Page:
Want To Escape

Chogyam Trungpa
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Q: Many people are aware of the truth of suffering but do not move on to the second step, awareness of the origin of suffering. Why is that?

A: I think that it is largely a matter of paranoia. We want to escape. We want to run away from pain rather than regard it as a source of inspiration. We feel the suffering to be bad enough, so why investigate it further? Some people who suffer a great deal and realize that they cannot escape their suffering really begin to understand it. But most people are too busy attempting to rid themselves of irritation, too busy seeking distractions from themselves to look into the material they already have. It is too embarassing to look into it. This is the attitude of paranoia: if you look too closely, you will find something fearful. But in order to be a completely inspired person, you have to be very open-minded and intelligent, an inquisitive person. You have to want to explore everything, even though it may be ugly, painful or repulsive. This kind of scientific-mindedness is very important.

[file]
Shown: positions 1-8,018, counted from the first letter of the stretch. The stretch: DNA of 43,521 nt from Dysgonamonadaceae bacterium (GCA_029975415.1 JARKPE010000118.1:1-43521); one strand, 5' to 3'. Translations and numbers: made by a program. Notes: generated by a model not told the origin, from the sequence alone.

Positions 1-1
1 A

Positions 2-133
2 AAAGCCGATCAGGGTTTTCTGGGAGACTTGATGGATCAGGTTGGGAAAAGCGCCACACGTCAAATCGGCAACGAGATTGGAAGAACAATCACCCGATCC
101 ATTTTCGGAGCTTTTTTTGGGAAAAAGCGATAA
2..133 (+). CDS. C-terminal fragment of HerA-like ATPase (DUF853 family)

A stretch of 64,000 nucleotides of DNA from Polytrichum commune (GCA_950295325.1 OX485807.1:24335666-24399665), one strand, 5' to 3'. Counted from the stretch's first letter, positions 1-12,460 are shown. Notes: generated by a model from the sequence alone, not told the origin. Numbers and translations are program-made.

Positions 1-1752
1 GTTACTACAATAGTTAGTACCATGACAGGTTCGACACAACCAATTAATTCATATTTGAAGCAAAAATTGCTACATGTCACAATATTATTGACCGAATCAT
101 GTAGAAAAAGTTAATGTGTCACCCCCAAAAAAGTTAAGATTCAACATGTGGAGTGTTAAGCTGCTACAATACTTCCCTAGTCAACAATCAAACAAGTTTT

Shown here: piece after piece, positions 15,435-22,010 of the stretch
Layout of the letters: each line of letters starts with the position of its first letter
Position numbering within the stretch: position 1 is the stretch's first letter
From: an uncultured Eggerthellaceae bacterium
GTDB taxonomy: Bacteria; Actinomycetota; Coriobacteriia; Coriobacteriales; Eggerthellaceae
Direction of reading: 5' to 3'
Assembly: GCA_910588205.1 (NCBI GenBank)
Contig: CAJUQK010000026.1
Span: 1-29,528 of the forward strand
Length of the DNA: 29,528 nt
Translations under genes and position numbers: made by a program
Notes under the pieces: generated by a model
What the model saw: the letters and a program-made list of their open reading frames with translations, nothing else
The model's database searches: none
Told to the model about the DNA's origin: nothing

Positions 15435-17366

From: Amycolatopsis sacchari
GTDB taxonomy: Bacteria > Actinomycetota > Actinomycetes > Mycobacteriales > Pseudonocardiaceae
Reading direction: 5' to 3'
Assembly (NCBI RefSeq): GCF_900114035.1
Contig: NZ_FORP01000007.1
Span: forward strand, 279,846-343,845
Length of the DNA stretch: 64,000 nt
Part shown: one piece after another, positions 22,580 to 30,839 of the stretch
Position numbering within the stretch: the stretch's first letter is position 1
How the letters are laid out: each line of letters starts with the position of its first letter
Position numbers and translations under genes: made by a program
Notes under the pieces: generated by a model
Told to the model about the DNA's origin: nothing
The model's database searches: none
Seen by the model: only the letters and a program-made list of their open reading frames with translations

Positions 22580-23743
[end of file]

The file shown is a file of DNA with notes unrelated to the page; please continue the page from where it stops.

Q: Perhaps a person can grow into some kind of openness, compassion with regard to other people. But then he finds that even this compassion is still limited, still a pattern. Do we always rely on our openness to carry us through? Is there any way to make sure we are not fooling ourselves?

A: That is very simple. If we fool ourselves at the beginning, there will some kind of agreement that we automatically make with ourselves. Surely everyone has experienced this. For instance, if we are speaking to someone and exaggerating our story, before we even open our mouths we will say to ourselves, "I know I am exaggerating, but I would like to convince this person." We play this little game all the time. So it is a question of really getting down to the nitty-gritty of being honest and fully open with ourselves. Openness to other people is not the issue. The more we open to ourselves, completely and fully, then that much more openness radiates to others. We really know when we are fooling ourselves, but we try to play deaf and dumb to our own self-deception.

-- Chogyam Trungpa, in Cutting Through Spiritual Materialism